Thomas Dunne Books/St. Martin’s Press 2015
352 pages $27.99
Review by Philip K. Jason
This smart, engaging, and extremely feel-good book tells one of the stories that best illustrates how Israel consistently turns crises into opportunities and challenges into victories.
Long before statehood, the nascent country’s leaders and planners had realized that population and economic growth required an efficient and secure infrastructure, and that a dependable, affordable water supply was at the heart of it all, necessitating both scientific and managerial innovation. Even as Israel grew to be more and more exemplary of booming private capitalism, government monopoly would be the best way to manage water.
And so it has proven to be.
The invention of and commitment to drip irrigation—a technique that put the water only where it was needed, when it was needed, and in the precise quantity that was needed—revolutionized agriculture, first in Israel and later throughout the world. The commitment to extracting fresh water from seawater also contributed not only to Israel’s water independence, but to the improbable condition of water abundance as well—similarly accomplished by building the capability of turning sewage into a major component of an unparalleled national water system. And developing a water-sensitive culture proved every bit as important as the technologies implemented. (The government of Israel effectively encourages citizens not to waste a drop—and to make sure there are no leaks in their distribution systems—by charging users at least the actual cost for water.)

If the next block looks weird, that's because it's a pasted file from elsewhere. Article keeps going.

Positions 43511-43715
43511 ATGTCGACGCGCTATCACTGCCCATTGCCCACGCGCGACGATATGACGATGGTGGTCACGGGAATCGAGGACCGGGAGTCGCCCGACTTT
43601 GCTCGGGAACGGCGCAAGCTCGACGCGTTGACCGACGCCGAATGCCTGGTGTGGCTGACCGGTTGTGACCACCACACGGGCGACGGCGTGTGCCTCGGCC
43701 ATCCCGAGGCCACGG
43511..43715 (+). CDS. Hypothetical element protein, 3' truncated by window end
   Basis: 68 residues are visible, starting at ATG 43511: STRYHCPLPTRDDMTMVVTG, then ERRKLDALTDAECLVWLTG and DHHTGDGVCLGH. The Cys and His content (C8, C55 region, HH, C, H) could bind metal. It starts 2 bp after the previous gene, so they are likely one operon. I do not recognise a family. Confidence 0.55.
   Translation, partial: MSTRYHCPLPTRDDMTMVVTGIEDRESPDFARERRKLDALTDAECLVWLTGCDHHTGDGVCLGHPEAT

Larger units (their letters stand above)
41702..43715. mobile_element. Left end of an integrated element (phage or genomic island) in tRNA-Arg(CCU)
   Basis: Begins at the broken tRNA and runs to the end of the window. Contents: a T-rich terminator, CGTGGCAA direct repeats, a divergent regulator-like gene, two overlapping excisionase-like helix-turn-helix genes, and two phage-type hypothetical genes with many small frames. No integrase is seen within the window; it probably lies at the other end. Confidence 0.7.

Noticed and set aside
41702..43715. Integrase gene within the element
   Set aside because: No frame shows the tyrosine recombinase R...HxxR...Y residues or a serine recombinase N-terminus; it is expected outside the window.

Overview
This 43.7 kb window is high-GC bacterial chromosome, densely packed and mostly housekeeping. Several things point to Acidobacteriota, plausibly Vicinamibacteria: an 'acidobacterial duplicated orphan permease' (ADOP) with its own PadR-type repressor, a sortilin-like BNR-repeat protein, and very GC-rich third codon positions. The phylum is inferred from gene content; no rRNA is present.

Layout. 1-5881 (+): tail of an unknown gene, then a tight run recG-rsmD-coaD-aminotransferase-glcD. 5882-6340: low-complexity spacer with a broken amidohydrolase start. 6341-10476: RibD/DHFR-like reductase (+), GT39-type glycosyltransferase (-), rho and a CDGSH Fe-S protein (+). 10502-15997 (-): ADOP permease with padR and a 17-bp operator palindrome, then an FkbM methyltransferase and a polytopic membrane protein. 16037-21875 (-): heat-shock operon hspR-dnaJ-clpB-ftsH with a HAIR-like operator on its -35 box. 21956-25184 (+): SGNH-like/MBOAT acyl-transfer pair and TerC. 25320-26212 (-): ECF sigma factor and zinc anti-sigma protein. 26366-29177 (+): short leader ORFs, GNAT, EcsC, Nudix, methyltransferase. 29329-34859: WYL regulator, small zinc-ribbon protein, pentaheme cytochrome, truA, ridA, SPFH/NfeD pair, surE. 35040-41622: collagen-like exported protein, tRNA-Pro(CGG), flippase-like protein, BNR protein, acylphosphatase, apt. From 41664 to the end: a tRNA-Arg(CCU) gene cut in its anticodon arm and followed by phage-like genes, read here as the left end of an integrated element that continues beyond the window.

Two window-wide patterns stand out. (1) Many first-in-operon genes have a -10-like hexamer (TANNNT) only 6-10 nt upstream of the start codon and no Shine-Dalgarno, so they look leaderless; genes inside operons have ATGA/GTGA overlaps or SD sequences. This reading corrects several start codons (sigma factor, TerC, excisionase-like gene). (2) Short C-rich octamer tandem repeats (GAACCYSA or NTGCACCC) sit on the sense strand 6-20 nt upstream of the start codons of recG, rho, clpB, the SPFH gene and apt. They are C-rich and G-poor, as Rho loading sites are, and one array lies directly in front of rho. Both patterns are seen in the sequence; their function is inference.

To read the entire review as it appears on the Jewish Book Council website, click here: Let There Be Water: Israel’s Solution for a Water-Starved World